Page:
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After last week’s column on all the various hunting sports awaiting Mainer’s come October, one reader had the audacity to ask me which shooting sport I would prefer over all others if I had to choose and could not change my mind – ever!
Well, the decision was easy because, in fact, many times I’ve had to decide which way I wanted to go and, time after time, I’d take the eager Lab and my shotgun and head for the nearest orchard. If I had to spend the rest of my days doing nothing else, grouse hunting would be my preference.
It’s been shown that the best of upland hunters average one bird per three shots fired (this at birds on the wing, by the way, not perched on a limb or pecking for grit on a remote gravel road). In my absolute best of times, I calculated my season average at just under three shots per bird, and this was deduced from careful notations on how many birds I flushed per day, how many shots were fired per flush and how many birds ended up on the grill per day. I actually thought three shots per bird was abysmal until I read the likes of Spiller, Woolner and other experts of the 20s, 30s and 40s who claimed that five or even eight shots per bird was “acceptable.”
I think I may have had an advantage, of course, because “those guys” hunted over the most stylish of pointing dogs, while I opted for meat-hungry Labs that would not tolerate birds that dawdled, hesitated or attempted to run. There’s not a grouse alive that can outrun the slowest Labrador retriever, and many a day I would send my bright-eyed “duck dogs” into a thicket only to have the dog return with a live, bewildered grouse in its mouth – proof enough that the dog is quicker than the bird! (Of course, I did not count those grouse in my shots-per-bird calculations.)
If I had to live the dream, I’d go out at about 10 a.m. each morning after spending about an hour letting the dogs play just to run off some steam. I have learned that if I let the dogs out of the pen and begin hunting immediately, their pent-up enthusiasm will be more than they can bear. Back when I thought I knew all there was to know about hunting dogs, I’d release the Labs and watch them bounce like tennis balls shot from guns all over the woods. I often saw them run right over sitting grouse and woodcock, the birds feeling rightfully safe from a dog that was running full tilt and four feet off the ground in no particular direction. I discovered that after about an hour of this insane behavior the dogs would settle down and actually start hunting, so I made it a habit to play about 1,000 games of fetch before we ever entered the woods. By then the edge would be off the dogs and we’d have at least a ghost of a chance of finding a bird.
Even exhausted Labs know the name of the game: Find a bird and put him to flight. The trick is in keeping the dog close enough to ensure that any birds that flush are in range – and in Maine’s typically thick cover, that means 25 yards or less. I use hand signals and finger snaps to keep my dogs in check (I can’t stand shouters and screamers in the uplands), and I can usually see, if not get a shot, at every bird that goes up. Hearing a grouse clatter up and away is great, but if you can’t see him or get a shot, you haven’t accomplished much. I like to keep my dogs close, which means the majority of birds we see will be in range and present some kind of a shot. After that it’s all reflexes and shooting skills, which only come with practice.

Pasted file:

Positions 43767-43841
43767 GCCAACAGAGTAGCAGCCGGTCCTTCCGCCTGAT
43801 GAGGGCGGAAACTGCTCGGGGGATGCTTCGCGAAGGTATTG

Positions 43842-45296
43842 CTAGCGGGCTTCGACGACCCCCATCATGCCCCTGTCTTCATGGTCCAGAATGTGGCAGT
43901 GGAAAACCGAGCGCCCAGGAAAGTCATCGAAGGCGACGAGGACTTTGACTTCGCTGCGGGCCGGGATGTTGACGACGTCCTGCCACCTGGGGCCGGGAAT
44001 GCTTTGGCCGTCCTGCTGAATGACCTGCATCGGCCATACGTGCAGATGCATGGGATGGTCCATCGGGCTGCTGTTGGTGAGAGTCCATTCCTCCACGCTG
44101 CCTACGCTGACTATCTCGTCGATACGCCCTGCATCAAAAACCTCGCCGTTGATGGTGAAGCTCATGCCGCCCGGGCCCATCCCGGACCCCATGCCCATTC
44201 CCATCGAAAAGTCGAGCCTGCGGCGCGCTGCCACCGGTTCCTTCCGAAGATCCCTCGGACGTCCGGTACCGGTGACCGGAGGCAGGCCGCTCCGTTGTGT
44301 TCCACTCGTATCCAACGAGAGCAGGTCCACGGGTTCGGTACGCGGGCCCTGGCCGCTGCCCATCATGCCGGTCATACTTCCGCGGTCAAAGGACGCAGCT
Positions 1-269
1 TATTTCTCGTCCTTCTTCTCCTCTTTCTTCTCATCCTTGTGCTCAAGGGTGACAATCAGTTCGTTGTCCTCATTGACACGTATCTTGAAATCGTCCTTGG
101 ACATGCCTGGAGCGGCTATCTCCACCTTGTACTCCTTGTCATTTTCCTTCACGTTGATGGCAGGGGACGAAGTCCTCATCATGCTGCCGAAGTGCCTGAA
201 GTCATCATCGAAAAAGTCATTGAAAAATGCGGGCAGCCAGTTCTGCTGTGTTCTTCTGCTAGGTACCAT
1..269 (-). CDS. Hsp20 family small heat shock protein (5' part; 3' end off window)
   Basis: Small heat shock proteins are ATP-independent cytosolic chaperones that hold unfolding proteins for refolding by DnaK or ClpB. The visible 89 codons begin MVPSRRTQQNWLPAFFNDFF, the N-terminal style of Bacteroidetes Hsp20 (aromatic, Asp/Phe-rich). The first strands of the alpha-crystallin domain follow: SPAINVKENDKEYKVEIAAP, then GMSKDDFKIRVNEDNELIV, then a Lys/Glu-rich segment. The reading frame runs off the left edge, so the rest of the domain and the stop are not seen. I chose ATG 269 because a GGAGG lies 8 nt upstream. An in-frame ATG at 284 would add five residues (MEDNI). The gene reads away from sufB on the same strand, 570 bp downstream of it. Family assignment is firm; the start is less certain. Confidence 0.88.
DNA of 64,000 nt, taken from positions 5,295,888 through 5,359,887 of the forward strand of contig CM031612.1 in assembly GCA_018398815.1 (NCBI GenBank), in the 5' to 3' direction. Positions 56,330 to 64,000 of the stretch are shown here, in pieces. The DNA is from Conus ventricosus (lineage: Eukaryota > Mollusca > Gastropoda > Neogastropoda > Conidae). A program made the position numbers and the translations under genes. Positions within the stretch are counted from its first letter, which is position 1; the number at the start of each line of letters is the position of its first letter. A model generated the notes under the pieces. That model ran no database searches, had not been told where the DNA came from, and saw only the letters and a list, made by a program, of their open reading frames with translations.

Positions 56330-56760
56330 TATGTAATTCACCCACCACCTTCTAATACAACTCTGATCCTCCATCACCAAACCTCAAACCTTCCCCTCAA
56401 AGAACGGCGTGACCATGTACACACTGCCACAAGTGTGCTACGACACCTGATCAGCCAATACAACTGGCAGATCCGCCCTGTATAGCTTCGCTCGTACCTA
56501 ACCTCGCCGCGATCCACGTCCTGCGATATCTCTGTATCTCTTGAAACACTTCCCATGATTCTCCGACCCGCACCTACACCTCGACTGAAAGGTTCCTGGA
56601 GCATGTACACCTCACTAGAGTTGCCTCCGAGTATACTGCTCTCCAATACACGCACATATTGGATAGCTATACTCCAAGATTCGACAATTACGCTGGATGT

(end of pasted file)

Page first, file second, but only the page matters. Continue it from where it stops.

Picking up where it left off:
Another calculation I made was that each bird that flushes offers a window of something less than three seconds in which to mount the gun, swing and shoot – not much time when you consider that the bird could go up anywhere, any time, without warning. The best shooters train themselves to swing and shoot where the bird is going to be, not where he is. This takes an open- choked shotgun (Improved Cylinder or more), fine shot (No. 8s are not too small) and hair-trigger reflexes. You can’t be thinking about work, your bills or your love life: Think about the first flutter of wings, imagine where he’s going and shoot about 10 feet in front of that. If you’re very good at it, you’ll connect on every third shot!
What I like about grouse hunting is not the easy, early-season bird that hasn’t been hunted, doesn’t know what to do and often presents easy shots because he is confused, uncertain or unsophisticated. I much prefer late-season birds that have dodged a dog or two and know how to play the game. They can be frustrating because they know when to flush (behind you) and where to go (behind the nearest tree), but when you come to know a particular bird, you can pattern his responses and work out a way to fool him.
This is “trophy” grouse hunting at it’s best and I love every minute of it. My dogs even seem to know that a particular bird is a special challenge and will move in slowly, pay close attention and even appear to be thinking about their next move. Of course, the bird will be perched on a limb somewhere watching all this anxious intrepidation, and then flush with disdain out the back door. What I like to do is find that back door and be waiting there when my quarry takes wing – and it’s not always easy!
As you can see, there’s much thought to be put into partridge hunting, especially if you believe in fair chase, hunting with dogs and shooting only flushed birds on the wing. I could easily spend the entire season in pursuit of these confounding upland targets, knowing for a fact that they are going to win the game in the long run.
I shoot a lot of grouse every year but never all of them – what fun would that be? I do my best and give the dogs their accolades, but I am always glad to see that last bird f the year sail off unscathed. I need to know that he’ll be out there waiting for me next year, too!
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